There is growing consensus that games can serve as a pathway to engaging core academic literacies in STEM, but games also present unique opportunities to reimagine how young people develop civic voices and new ways to enact those voices. Insofar as game creation encourages designers to create distinct stories and storyworlds it also establishes the opportunity to think about alternative civic futures.

At Freeway we established a learning environment that encouraged students to do something with games, such as using the game creation process to think deeply and critically about the health and well-being of their community through the design and production of civic media. Researchers at Emerson University’s Engagement Lab define civic media as follows: “media with the intentionality of public good or instrumental benefit to a group beyond the individuals or entities involved in its production. People make or use civic media when they seek to impact something or someone; it is not an end in itself.”46 This definition captures key aspects of our work with students. First, our goal was for them to create game-based media that provided an instrumental benefit to their community such as greater cognitive awareness of their food environment. Second, the game-based assets that they created were not the end goals of the project. Finally, we viewed game creation in this instance as an opportunity for students to express their civic voice and also be heard in the context of an influential institution like school.

The Civic-Centered Design Classroom

As part of our work with Freeway students we decided to introduce them to some of the principles and techniques associated with design thinking to spark inquiry-driven and civically engaged game making. A growing number of design professionals and educators are making a case for bringing design thinking into the K-12 environment.47 Chris Pacione, Director of the LUMA Institute in Pittsburgh, believes that design should be as pervasive in our schools as reading, writing, and arithmetic. Pacione lays out the case for how design literacy or “pervasive competency in the collaborative and iterative skills of ‘looking’ and ‘making’ to understand and advance our world” could represent a breakthrough moment in the history of common literacy.48

While the naming of the core design principles may vary across practitioners and educators, there are three main elements that best characterize the insertion of design thinking into the K-12 setting: Looking, Understanding, and Making.49 Looking involves a series of methods intended to facilitate the observation of some aspect of human behavior or experience. In our project with Freeway students, for example, we asked students to take a thorough look at their food environment. Understanding represents methods for synthesizing and summarizing knowledge through identifying patterns. After looking at their food environment we asked students to identify some of the salient trends and their impact on community health. Finally, making is an especially important element and typically involves building prototypes that manifest ideas and future possibilities in tangible forms. We asked students to translate their understanding of the food environment into media content for their game that also met compelling community needs such as awareness, education, and behavioral change.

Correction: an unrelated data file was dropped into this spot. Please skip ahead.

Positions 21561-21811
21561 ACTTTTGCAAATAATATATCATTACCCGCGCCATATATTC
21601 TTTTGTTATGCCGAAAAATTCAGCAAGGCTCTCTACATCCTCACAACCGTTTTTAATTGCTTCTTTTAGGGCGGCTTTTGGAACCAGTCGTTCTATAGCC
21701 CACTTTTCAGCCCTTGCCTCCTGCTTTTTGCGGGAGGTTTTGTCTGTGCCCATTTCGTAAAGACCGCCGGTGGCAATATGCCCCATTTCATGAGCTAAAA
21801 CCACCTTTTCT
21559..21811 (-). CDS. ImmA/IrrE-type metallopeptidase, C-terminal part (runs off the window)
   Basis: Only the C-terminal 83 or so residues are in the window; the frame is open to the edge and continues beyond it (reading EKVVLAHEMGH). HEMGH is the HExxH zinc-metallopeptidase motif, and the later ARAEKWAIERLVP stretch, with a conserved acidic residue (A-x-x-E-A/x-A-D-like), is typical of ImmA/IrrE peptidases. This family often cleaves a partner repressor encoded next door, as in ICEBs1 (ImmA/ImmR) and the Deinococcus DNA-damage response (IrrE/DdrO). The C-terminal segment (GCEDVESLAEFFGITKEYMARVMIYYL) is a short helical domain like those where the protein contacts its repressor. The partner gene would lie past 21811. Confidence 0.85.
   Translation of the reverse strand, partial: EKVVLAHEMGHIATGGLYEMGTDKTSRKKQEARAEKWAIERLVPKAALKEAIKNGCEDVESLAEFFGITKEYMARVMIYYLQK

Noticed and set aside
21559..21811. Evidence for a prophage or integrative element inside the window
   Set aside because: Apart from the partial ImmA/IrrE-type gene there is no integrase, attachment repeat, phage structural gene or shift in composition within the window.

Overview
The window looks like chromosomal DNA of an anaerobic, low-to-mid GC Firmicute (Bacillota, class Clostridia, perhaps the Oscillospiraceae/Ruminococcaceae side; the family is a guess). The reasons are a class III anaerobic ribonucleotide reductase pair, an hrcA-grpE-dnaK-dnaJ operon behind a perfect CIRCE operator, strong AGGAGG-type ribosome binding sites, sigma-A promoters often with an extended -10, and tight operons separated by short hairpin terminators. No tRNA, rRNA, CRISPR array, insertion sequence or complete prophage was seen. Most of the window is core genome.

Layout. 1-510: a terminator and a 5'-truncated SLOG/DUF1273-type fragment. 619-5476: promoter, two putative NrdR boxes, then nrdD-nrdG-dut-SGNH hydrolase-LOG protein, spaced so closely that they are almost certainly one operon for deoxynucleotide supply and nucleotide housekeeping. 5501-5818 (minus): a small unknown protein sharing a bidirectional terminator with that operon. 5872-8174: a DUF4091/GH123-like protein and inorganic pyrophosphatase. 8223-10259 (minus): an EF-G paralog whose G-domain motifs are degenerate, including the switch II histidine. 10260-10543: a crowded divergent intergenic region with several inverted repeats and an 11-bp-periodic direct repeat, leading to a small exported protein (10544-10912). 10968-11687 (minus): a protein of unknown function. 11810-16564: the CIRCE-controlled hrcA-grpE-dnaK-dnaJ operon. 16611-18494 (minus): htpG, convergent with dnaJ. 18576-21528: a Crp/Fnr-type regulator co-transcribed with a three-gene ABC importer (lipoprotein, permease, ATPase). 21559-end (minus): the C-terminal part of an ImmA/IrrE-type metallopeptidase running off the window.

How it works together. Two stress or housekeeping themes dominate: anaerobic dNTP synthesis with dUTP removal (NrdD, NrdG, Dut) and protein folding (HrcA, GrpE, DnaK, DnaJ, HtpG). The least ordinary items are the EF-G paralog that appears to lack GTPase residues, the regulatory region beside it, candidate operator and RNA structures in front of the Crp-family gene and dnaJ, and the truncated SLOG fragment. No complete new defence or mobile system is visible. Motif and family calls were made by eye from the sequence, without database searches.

Drawing from a series of interviews with executives from the LUMA institute, I modify their definition of human-centered design to propose what our team calls civic-centered design.50 More specifically, civic-centered design is “the discipline of generating solutions to community-based problems and opportunities through the act of making ‘something’ new, where the activity is driven by the needs, desires and context of the people for whom the design is intended to support or empower in some meaningful way.”51

The core elements of civic-centered design align with the idea that robust academic and civic outcomes are possible when civic education is inquiry-based rather than rote, hands-on rather than abstract, production-oriented rather than test- and memorization-heavy, and situated in a broader universe of experience and expertise rather than the four walls of a classroom. Many researchers in the domain of youth and civic engagement agree that young people best develop civic mindedness through action-oriented activities.52 We subscribed to the view that by connecting game creation to their everyday lives the learning experiences of students would be more relevant and impactful.

The civic-centered design classroom differs from more traditional classrooms in several ways. In the traditional classroom learning is vertical and memory-driven. More specifically, knowledge and information are dispensed in a top-down fashion insofar as teachers are positioned as the exclusive source of expertise in the classroom. By contrast, learning in the civic-centered design classroom is horizontal and inquiry-driven. That is, knowledge and information flow in multiple directions from teacher-to-student, student-to-student and even student-to-teacher. In the traditional classroom learning is memory-driven. As a result, assessment is typically based on how well students can memorize classroom facts. In the civic-centered design classroom learning is inquiry-driven. Assessment is based on how well a student can probe a community-based challenge and develop innovative solutions. Whereas the traditional classroom situates learning as a linear path to mastering already established facts, the civic-centered design classroom situates learning as a messy journey to discovering knowledge and the capacity for change.